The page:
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Revive the Routing Slip

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Houston-based Pro-Mark, the world's largest manufacturer of drumsticks for musicians, drums up attention to clients' needs and positive feedback by routing its customers' letters to targeted employees. "Scrutinizing complaints is the only way to get better, and employees need compliments to know that customers appreciate them. Even compliments directed at someone else can spur others to provide great service," says Bari Brochstein-Ruggeri, director of sales.

Instead of posting customers' letters on the lunchroom wall or distributing copies to everyone, Pro-Mark prefers a personalized approach. When a customer's letter arrives, the names of up to one-third of the company's 30 employees are handwritten in the margin. The list functions as a routing slip to share the letter with those directly involved and others who might appreciate or learn from it. Not all letters are circulated, just those that clearly reinforce service values or suggest a need for improvement. Coworkers sign off next to their names, and some even add supportive comments.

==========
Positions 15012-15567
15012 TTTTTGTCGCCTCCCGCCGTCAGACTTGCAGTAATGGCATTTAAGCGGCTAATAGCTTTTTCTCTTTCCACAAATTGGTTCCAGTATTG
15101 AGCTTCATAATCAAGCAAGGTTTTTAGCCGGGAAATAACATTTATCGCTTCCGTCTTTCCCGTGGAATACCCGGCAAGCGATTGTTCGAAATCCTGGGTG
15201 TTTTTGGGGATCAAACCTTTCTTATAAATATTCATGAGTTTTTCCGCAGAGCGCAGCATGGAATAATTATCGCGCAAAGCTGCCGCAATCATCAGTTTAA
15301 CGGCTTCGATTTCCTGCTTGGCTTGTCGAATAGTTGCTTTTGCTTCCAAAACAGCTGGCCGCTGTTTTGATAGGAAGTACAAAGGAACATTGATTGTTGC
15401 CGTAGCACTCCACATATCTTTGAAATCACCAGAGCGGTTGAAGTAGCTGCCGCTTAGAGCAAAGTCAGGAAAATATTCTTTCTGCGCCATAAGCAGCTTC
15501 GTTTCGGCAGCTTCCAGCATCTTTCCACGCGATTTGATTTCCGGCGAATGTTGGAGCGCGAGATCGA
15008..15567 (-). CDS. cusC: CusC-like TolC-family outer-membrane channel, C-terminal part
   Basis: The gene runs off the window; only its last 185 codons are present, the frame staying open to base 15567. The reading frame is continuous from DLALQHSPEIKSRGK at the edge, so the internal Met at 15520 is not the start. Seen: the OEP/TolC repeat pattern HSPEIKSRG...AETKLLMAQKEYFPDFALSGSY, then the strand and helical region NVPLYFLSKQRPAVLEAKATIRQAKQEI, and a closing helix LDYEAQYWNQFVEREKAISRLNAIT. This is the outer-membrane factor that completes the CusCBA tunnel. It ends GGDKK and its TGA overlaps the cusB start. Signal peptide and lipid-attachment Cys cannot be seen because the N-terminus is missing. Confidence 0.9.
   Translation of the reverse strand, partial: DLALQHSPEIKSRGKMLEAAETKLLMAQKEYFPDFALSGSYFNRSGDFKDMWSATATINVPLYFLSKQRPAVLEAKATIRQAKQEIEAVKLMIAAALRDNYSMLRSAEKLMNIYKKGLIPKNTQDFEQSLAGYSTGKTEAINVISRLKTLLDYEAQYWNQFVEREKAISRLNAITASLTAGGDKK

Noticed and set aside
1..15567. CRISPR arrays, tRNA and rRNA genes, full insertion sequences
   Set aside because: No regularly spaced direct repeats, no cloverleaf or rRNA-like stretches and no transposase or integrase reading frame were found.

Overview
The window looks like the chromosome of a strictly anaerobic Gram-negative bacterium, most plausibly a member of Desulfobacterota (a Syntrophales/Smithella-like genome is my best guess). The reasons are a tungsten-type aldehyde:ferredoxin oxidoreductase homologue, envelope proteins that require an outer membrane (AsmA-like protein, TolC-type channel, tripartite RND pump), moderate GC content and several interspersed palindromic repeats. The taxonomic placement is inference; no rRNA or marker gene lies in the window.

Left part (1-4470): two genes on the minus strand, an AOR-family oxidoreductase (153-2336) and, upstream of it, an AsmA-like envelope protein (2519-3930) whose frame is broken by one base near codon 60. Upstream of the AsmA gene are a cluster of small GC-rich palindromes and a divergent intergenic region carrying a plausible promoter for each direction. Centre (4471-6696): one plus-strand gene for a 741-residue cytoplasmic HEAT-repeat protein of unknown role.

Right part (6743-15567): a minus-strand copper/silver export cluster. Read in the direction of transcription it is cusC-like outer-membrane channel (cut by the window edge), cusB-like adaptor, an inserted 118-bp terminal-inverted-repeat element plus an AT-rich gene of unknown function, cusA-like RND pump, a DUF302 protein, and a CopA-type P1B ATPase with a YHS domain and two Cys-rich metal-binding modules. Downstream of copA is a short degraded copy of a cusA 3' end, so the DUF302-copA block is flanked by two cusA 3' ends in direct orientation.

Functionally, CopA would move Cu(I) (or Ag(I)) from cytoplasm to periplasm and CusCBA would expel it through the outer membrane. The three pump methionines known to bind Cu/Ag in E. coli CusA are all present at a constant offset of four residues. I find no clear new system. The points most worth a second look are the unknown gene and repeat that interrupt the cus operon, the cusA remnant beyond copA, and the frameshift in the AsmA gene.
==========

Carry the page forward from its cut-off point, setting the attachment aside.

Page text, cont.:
Selective distribution has several advantages. Handwritten names make employees more likely to read and reflect on the customer's remarks. Knowing that colleagues have actually read the letter further increases the satisfaction of the complimented employee. And employees not on the list don't stop what they're doing to read something of marginal relevance to their jobs.

The individualized routing system makes employees feel included, says Brochstein-Ruggeri. "When people feel good about their jobs, they do them better. The result is better service for customers."

Copyright 1997 G+J USA Publishing

Last updated: Jan 1, 1997




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